A good deal of civil engineering would be required to bring the route into service, for example construction of a new bridge at Poughkeepsie. The existing bridge caught fire in 1974 and has been out of service ever since, just as well since it would not be up to the task. Something along the order of the bridge across the Firth of Forth or at Quebec City would be needed.

The Central New England route would also require work, several tunnels would shorten the distance and reduce grades, none of them would be as long as the existing 8 mile tunnel built across Stevens Pass in 1929.
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Old January 1st, 2006, 05:08 AM   #39
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A few notes on the Loree line;

This was the brainchild of Leonor F. Loree, president of the Delaware & Hudson. It was to begin in Easton, Pennsylvania and travel 283 miles across that state to a point just outside Pittsburgh. The steepest grade in either direction would have been no more than 0.4%, and it was also the most direct route. New York and Chicago are 830 miles apart by the Loree line, versus 908 miles by the Pennsylvania, 960 by the New York Central, 978 by Baltimore & Ohio and 999 by way of the Erie railroad.

This was in the early twenties when the ICC had been pushing the consolidation of the American railways into 19 systems, including four in the northeast. Loree proposed this line as part of a plan to create a fifth system based on his D&H. In 1925 the cost was estimated at $260,000,000 dollars, equal to several billion dollars today.

It would have included several lengthy tunnels and high level crossing of some rivers along the route such as the Susquehanna. With electrification and restriction of the line to high speed freight and passenger trains steeper grades could be tolerated, with commensurate decrease in construction costs.

Information is from the book "Railroad for Tomorrow" by Edward Hungerford, published in 1945 by Kalmbach.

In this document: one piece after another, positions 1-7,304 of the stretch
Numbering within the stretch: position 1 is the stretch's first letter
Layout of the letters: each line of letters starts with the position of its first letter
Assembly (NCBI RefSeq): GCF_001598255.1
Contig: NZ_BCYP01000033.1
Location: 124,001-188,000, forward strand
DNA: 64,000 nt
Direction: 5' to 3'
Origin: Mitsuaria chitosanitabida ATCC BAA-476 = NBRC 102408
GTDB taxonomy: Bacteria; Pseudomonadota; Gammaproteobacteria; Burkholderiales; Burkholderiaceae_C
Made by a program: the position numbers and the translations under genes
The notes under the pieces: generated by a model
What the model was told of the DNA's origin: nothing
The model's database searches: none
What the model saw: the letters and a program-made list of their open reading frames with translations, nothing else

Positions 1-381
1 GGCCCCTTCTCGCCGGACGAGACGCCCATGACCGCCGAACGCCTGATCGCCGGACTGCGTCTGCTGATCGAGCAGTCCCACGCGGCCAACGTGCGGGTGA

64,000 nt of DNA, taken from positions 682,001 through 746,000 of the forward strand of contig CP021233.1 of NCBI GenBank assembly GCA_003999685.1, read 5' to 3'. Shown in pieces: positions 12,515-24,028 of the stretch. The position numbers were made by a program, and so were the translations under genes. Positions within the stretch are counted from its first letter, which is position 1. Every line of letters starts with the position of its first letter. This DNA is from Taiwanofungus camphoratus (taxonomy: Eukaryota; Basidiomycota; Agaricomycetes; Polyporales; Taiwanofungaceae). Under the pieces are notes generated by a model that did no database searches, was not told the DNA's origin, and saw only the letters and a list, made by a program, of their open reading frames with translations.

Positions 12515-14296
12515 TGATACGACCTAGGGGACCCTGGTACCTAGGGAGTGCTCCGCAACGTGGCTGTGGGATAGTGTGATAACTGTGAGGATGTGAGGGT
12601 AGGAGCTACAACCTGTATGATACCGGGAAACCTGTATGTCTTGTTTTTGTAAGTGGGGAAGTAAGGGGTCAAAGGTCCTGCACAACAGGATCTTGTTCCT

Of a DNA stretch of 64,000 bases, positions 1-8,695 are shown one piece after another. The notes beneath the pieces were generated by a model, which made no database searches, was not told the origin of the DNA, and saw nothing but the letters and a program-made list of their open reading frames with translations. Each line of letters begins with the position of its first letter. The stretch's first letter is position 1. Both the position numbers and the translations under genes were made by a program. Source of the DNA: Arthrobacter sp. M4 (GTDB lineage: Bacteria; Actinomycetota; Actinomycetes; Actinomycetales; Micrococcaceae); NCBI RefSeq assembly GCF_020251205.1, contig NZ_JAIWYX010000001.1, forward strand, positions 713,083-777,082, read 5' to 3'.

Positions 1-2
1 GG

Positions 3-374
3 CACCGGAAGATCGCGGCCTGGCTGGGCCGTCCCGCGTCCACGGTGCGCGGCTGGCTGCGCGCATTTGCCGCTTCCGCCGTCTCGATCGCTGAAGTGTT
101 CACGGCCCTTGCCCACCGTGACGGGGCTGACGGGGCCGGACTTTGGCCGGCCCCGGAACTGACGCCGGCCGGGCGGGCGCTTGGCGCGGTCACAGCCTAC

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Old January 1st, 2006, 05:55 AM   #40
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A few thoughts on a modern lcl (Less Than Carload) freight service.

A cubic container roughly 8 feet cubed would be used, it would be similar in configuration to the PODS (Portable On Demand Storage) containers which can be delivered any, loaded and then removed and used for storage.



It could be transported by truck, rail or air. By rail it travel on a car that would be articulated to save on the number of trucks required, as on a twinstack container car, for example 3 cars joined together riding on 4 trucks. Each separate section would be at least 48 feet long, able to accomodate 6 container bays each. Each bay would be accessable by door, ideally 2 bays would share a door allowing for the transport of double length containers that could be transported by a rigid frame truck as shown.



A 16 foot double bay would allow most automobiles to be transported. Loading of containers would be via forklifting or rolling containers on and off (each bay would have wheels in the floor similar to those found aboard cargo aircraft. As with the existing containers units built to handle liquids and bulk cargoes could be used, for example to deliver flour to a bakery. In addition some types of equipment could designed to be compatible with this system for easy transport, such as HVAC systems mounted on buildings.

These containers could also be used by other companies such as FedEx and UPS to transport their shipments, something pioneered by the old railway Express Agency.



Each customer could have containers customized to their needs, for instance one to deliver large rolls of paper for printing presses.

The railcars should be capable of running at the same speeds as a passenger train, and could even join the consist of some passenger trains. Or passenger cars could be added to the consist of these high speed lcl trains.